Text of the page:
December 20th, 2010 9:49 AM by Lehel S.
Two reports issued by the Financial Crimes Enforcement Network (FinCEN) show lenders and regulators filed 35,135 suspicious activity reports (SARs) related to mortgage fraud in the first half of 2010, up 7 percent from a year before.
But 78 percent of the suspicious activity reported in the first quarter of 2010 occurred more than two years ago, FinCEN said, compared with 44 percent during the same period of 2009.
There was a similar but less pronounced trend during the second quarter, when 74 percent of suspicious activity occurred more than two years ago, compared with 54 percent in the second quarter of 2010.
The discovery of mortgage fraud through mortgage industry loan review processes, quality control measures, regulatory and industry referrals, and consumer complaints often lags by two years or more, the FBI said in releasing its annual report on mortgage fraud in June.
Fannie and Freddie have made $13.3 billion in mortgage repurchase requests to lenders through Sept. 30, according to regulatory filings. Analysts expect that such repurchase requests -- made when loans that are in default are found not to have met Fannie and Freddie's underwriting standards -- could ultimately cost lenders more than $100 billion.
The FinCEN reports attempt to identify areas where mortgage fraud continues to be a problem in more recent loans by ranking states, counties and metropolitan areas by the number of suspicious activity reports filed per capita that involve activity on or after Jan. 1, 2008.
During the second quarter, Nevada had the highest number of mortgage-related SARs per capita involving activity since Jan. 1, followed by Florida, California, Georgia, Maryland, North Carolina, Illinois, Washington, D.C., Washington and New Jersey.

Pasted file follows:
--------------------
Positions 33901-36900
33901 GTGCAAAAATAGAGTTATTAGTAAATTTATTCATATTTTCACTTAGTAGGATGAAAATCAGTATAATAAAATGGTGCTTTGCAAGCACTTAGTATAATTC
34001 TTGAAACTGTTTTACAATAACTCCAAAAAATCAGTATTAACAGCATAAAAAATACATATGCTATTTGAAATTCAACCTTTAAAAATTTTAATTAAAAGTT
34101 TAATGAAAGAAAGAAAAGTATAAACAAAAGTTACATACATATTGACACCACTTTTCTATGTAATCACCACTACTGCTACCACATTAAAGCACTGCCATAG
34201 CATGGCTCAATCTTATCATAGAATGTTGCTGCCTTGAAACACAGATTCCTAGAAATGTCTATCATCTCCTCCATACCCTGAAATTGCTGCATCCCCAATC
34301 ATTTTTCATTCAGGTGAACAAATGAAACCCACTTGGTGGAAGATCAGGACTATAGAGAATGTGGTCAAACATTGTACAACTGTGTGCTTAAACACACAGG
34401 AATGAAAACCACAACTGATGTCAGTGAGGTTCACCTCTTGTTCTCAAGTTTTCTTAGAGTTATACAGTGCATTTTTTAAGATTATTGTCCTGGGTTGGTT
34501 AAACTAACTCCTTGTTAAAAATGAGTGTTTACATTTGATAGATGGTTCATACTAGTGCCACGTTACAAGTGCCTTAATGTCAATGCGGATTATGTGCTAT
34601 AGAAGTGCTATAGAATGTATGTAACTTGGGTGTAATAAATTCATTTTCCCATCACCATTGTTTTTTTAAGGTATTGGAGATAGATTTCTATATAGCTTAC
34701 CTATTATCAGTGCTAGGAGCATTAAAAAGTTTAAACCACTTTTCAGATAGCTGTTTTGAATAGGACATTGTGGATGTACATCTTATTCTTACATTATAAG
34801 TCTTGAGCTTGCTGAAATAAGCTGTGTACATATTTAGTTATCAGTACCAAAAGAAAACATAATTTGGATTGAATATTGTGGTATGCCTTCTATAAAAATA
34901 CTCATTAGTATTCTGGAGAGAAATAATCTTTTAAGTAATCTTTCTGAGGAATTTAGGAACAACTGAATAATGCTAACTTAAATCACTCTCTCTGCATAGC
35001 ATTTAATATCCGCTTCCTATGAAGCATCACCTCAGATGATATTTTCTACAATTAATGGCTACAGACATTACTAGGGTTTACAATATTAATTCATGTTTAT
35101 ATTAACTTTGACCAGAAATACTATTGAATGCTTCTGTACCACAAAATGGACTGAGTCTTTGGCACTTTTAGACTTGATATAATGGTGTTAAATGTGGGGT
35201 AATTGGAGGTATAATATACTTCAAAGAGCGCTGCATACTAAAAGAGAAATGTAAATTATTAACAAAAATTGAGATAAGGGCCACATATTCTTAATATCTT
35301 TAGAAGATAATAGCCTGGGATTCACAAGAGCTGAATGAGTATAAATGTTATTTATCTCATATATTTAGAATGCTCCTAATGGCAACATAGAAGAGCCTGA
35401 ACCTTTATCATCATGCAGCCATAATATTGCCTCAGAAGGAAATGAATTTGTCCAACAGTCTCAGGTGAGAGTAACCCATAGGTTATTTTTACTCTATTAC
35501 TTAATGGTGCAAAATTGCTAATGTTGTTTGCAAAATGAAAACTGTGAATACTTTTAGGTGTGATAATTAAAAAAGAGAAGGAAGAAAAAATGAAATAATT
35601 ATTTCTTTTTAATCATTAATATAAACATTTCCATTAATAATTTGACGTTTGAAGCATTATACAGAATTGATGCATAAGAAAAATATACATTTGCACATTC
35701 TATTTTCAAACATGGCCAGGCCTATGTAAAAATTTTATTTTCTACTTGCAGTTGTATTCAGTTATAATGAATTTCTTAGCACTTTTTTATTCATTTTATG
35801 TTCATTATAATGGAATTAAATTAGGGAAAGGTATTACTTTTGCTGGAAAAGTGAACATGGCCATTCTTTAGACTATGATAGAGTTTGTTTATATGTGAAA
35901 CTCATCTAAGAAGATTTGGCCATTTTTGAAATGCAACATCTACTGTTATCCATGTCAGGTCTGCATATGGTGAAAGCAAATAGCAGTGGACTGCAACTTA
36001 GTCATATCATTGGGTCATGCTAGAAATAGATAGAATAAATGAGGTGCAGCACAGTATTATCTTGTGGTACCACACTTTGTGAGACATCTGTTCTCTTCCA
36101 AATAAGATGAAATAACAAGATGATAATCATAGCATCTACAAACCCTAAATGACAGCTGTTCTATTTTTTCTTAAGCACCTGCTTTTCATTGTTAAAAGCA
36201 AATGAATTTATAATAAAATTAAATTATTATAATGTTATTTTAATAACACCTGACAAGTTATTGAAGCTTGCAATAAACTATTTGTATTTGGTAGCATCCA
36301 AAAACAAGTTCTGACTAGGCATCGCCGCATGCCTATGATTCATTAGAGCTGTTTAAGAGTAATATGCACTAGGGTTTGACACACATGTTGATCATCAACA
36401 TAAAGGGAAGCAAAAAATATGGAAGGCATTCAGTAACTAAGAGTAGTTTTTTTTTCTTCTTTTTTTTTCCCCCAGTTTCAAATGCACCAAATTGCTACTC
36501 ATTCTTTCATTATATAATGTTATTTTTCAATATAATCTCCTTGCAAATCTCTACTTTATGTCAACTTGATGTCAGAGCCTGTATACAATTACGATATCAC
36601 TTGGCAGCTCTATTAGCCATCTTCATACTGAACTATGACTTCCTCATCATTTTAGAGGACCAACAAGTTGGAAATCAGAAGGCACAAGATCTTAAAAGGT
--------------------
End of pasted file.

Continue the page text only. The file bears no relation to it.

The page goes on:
Top 20 counties for mortgage fraud
Mortgage-related SARs (total)
Percentage related to activity before Jan. 1, 2008
Rank per capita (activity since Jan. 1, 2008)
Los Angeles, Calif.
San Diego, Calif.
San Bernardino, Calif.
Santa Clara, Calif.
Palm Beach, Fla.
Prince George's, Md.
At the county level, four Southern California counties were ranked among the top 10: Los Angeles (1st), Orange (4th), San Diego (6th) and Riverside (8th). Rounding out the list were Miami-Dade, Fla. (2nd), Cook County, Ill. (3rd), Maricopa County, Ariz. (5th), Broward County, Fla. (7th), Clark County, Nev. (9), and Gwinnet County, Ga. (10th).
Within the 50 most populous metropolitan areas, Miami ranked highest in terms of subjects per capita after Jan. 1, 2008, followed by Atlanta, Las Vegas, Los Angeles, San Jose, Washington, D.C., Riverside, Orlando, Chicago and San Diego.
Although a majority of mortgage fraud-related SARs submitted in the first half of the year reported activities that took place between April 2006 and June 2008, they also revealed that fraud remains an issue with newer loans, particularly on distressed properties.
SAR reports referenced "short sale" 827 times during the first quarter of 2010, and "broker price opinion" 41 times -- terms FinCEN said are sometimes associated with property "flopping" sales of foreclosed properties to straw buyers at artificially low prices. The properties are typically flipped at a higher price.